The mechanism of angioedema in patients taking ACEIs involves the inhibition of ACE, which blocks the conversion of angiotensin, reduces the catabolism of bradykinin, and increases its activity.10 Decreased aminopeptidase P (APP) activity and dipeptidyl peptidase P in the substance P degradation pathways also seem to play a role.11 Furthermore, a polymorphism of XPNPEP2 (the -2399 A variant), a candidate gene encoding membrane-bound APP, is associated with reduced APP activity and a higher incidence of ACEI-induced angioedema.12

Angioedema associated with ACEIs is most commonly observed at the beginning of treatment, but it may also develop long after the drug has been started.13-15 Sometimes, angioedema is present in patients taking ACEIs and other concomitant drugs such as NSAIDs.16,17 This paper presents clinical data from a group of patients with ACEI-induced angioedema attending an allergy clinic between January 2005 and December 2009.


This is a retrospective review of the medical records of patients attending an allergy clinic in Caracas, Venezuela, for 5 years, from January 2005 to December 2009, with the aim of determining the incidence of angioedema associated with the use of ACEIs. Records of all new patients seen at the Allergy and Clinical Immunology Department of Clínica El Avila during this period were reviewed, and only those with a definitive diagnosis of ACEI-induced angioedema were included in the study. Clinical data retrieved from the history included age, gender, race, history of other medical or allergic conditions, anatomical distribution of angioedema, severity, concomitant therapy, time of onset, responsible ACEI, and management. For ethical considerations, no challenge or re-exposure tests with ACEIs were carried out, as the angioedema in these patients may be life threatening. The diagnosis was based on the clinical picture, temporal relationship to drug exposure, absence of other possible causes of angioedema, and disappearance of the clinical manifestations after discontinuing the drug.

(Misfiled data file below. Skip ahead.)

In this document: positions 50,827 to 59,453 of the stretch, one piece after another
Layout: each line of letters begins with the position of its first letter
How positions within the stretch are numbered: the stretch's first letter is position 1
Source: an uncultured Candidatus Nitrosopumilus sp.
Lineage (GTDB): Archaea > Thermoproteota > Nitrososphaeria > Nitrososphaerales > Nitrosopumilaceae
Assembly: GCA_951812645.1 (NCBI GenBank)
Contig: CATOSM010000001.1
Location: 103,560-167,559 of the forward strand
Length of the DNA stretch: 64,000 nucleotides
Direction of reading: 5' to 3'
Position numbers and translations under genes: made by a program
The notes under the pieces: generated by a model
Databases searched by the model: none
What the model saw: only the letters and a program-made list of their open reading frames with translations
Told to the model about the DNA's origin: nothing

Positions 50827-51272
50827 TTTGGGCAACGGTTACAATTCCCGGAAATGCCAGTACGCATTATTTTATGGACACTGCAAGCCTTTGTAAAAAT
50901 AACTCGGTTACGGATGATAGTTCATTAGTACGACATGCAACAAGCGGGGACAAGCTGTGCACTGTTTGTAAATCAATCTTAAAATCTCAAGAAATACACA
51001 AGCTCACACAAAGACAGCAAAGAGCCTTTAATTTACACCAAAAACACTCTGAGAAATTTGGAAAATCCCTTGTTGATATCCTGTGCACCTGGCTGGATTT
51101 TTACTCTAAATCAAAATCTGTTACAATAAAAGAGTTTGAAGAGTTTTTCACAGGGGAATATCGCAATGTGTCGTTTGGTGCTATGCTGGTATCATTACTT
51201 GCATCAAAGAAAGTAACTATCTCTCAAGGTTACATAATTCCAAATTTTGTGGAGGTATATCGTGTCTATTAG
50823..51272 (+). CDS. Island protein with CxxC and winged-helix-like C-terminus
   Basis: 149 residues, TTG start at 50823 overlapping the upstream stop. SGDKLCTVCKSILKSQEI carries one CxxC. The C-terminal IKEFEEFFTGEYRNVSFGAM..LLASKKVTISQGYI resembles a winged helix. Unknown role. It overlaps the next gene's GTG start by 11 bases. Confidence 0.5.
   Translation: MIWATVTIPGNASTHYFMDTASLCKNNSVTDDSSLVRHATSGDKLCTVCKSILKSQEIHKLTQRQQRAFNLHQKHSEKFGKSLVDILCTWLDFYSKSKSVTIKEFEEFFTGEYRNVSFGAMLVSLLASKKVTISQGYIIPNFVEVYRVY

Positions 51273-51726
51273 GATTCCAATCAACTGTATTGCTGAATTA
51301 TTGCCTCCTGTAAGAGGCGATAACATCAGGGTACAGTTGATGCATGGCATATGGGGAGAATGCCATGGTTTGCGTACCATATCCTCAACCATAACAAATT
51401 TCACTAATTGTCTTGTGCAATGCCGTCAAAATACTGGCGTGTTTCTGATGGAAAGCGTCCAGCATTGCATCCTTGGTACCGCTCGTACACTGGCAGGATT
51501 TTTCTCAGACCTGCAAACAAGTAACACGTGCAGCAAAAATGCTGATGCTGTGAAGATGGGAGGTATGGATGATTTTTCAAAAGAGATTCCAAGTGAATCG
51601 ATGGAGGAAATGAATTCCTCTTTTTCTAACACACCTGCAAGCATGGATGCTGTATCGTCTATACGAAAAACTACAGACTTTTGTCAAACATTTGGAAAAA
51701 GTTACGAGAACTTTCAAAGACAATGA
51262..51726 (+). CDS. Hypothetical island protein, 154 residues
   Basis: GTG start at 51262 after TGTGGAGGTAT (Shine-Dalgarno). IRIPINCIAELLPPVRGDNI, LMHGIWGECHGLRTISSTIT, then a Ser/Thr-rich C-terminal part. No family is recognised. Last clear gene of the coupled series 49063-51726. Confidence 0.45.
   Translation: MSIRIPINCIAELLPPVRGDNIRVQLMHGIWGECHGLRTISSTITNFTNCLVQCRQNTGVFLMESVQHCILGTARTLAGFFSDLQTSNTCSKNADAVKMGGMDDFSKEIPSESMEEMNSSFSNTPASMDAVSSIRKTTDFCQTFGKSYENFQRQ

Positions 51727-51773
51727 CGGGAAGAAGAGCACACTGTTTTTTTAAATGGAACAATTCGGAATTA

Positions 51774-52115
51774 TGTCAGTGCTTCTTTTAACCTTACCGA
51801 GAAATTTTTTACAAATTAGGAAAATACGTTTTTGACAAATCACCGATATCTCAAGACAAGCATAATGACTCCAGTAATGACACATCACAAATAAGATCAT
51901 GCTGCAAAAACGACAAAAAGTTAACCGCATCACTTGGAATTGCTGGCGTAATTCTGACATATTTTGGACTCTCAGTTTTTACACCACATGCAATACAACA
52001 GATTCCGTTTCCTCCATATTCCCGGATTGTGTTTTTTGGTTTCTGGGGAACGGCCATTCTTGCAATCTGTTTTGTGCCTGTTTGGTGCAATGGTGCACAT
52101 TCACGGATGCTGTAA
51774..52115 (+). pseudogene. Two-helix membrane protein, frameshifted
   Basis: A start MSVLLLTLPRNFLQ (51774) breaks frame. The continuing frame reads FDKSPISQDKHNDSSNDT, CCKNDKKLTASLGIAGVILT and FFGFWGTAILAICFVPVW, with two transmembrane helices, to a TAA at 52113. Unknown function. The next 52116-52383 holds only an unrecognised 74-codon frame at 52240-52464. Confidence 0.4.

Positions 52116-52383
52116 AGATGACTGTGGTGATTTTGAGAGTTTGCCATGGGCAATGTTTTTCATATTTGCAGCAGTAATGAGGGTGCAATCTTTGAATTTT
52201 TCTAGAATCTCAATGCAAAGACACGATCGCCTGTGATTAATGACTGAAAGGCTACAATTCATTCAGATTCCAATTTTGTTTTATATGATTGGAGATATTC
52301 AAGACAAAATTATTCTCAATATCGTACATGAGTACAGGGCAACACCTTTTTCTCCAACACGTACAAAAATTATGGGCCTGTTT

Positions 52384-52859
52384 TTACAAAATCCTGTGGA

During the study period, 2,421 new patients were seen in the outpatient clinic of the Allergy and Immunology Department. Nine patients (0.37%) developed angioedema related to ACEI treatment. The demographic and clinical data of those patients are presented in Table 1.

Table 1
Demographic and clinical data in patients with ACEI-induced angioedema

Seven patients were males, and two were female; their mean age was 63.4±10.3 years (range 51-77 years). Seven patients were American Caucasoid, one was Caucasian, and one was black. The angioedema was localized to the tongue in 5 patients, lips in 4, diffusely on the face in 2, larynx in 2, and eyelids in 1 (Fig. 1). The time of onset of the angioedema in relation to ACEI therapy was obtained for five patients and ranged from 30 minutes after the first drug exposure to 2 years.

Fig. 1
(A) A male, 51 years old black patient who experienced diffuse facial and lip angioedema during treatment with enalapril. (B) The same patient as in (A). Notice angioedema resolution after 6 days of enalapril discontinuation.